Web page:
Business is not a safe thing. You don’t move your business forward unless you’re interacting with the world.

They’re usually in product-based or idea-based businesses that are high-growth or a good fit for an incubator because the business model is not that clear, or the technology is not developed yet.

Who works at the incubator, helping these businesses?

Usually, the director of an incubator will have a list of contacts, this large Rolodex. The most important person there is the executive director, or someone who is on staff who has enough knowledge about what the problems are, and a deep enough Rolodex to get that person an introduction to someone who has the main specific knowledge to solve their problem.

Then, there are mentors that volunteer. These are people, volunteers from the community, that want to give back. That’s what they do. The challenge is matching the right mentor with the resource need.

How should you go about finding an incubator?

If you’re looking for an incubator, you should be really paying attention to who the executive director is because so much is based on their contacts.

You’re going into a small community. The community is made of people that are going to be supporting you. If you have nothing in common with those people, you’re not going to get a lot out of it.

I would actually talk to people that have been through that incubator to see what their experience was, because not all programs are right for all people. If their company is similar to yours and their experience was a mismatch, your experience is probably going to be a mismatch. If their company is not very similar to yours, their experience mismatch may tell you nothing.

Early-stage companies don’t know what they need. Going there and saying, “I don’t know what I’m doing. Can you help me?” is better than not going.

How can businesses benefit most from this experience?

It’s about contacts and resources. That’s how they benefit the most. And of course from learning what they don’t know.

The value that you get out of that is in the unintended. The unexpected collisions that you get when you’re there. You just run into someone and start having a conversation. You find out they could help solve your problem.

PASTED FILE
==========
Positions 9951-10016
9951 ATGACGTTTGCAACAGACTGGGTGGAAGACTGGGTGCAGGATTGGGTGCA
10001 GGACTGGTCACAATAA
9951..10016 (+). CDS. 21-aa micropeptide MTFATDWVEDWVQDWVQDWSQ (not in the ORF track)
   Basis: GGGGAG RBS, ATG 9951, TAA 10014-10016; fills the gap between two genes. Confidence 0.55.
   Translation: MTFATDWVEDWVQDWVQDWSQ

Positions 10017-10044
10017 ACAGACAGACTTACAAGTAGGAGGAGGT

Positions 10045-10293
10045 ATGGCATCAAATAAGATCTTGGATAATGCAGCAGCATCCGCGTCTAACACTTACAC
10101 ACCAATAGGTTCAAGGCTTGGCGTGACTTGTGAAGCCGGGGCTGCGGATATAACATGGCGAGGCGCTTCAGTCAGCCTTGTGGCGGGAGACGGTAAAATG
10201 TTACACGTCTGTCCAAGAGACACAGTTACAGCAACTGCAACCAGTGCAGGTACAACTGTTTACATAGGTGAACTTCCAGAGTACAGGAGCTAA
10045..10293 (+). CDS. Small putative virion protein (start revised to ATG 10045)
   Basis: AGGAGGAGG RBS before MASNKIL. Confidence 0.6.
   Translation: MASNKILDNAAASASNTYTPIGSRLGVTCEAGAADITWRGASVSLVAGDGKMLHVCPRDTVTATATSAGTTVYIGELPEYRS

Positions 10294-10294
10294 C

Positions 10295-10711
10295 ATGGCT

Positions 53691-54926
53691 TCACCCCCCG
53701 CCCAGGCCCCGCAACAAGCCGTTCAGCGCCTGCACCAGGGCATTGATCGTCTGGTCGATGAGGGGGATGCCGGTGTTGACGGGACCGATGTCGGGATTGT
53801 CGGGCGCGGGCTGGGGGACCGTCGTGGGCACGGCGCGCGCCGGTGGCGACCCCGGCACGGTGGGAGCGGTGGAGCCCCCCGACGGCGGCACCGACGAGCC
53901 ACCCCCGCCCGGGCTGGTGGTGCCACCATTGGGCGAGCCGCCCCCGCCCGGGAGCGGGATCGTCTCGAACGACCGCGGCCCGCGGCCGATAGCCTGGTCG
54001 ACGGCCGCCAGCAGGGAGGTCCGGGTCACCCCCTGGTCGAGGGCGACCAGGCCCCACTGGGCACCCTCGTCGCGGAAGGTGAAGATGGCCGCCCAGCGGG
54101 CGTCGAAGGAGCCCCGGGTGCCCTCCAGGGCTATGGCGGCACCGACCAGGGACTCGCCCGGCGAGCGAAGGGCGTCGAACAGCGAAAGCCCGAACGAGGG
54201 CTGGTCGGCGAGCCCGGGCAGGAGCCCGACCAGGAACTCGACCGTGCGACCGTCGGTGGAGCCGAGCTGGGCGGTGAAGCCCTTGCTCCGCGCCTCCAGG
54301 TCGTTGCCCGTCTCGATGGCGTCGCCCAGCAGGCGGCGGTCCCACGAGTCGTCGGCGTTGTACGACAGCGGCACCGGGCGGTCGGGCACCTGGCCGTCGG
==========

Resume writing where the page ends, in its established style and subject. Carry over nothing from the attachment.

That’s why you’re in an incubator; to learn from these collisions or if you have a quick question, you just go out there and ask it. If you have to formalize an interaction where you have to ask somebody to meet, set up a coffee meet to ask them this question, it’s a simple question that suddenly becomes bigger. It’s like why can’t I ask this person unless I have 15 minutes or half an hour of useful content to ask them about, or I don’t feel comfortable calling this person in the middle of the day to ask them this question. Being in the incubator where you can ask a stupid question, just walk out the door and be like, “Hey, could anybody answer a stupid question for me?” is the point.

What makes the experience a positive one?

Being open; people that do well in incubators and accelerators are people that are coachable. People that are open books, that allow you to fill them with knowledge do really, really well. People who are arrogant that already know what they need to do come into accelerators and incubators and do very, very poorly.

Tell us a little bit about the process and about applying.

An incubator incubates a business, a business that’s started by an individual. It’s not this specific program you go through or it’s not like going to the doctor’s office where you go in and have an interaction, get a prescription and then go off and do your thing. It’s you starting a business.

Other businesses affect your business and suppliers. You’re integrated completely. Probably, if you want to put the best foot forward, it’s actually just being involved in the community, getting involved in doing things.

This idea that if you want to increase your chances, it’s realizing that you’re already in a community to some extent that you improve your chances of succeeding—both getting accepted and succeeding in accelerators and incubator programs by realizing you’re part of a community and not just being this on your own, you against the world. Getting accepted in here is pretty easy. Succeeding in an incubator is a totally different story.

When you say “the community,” do you mean the community within the incubator or the larger industry community?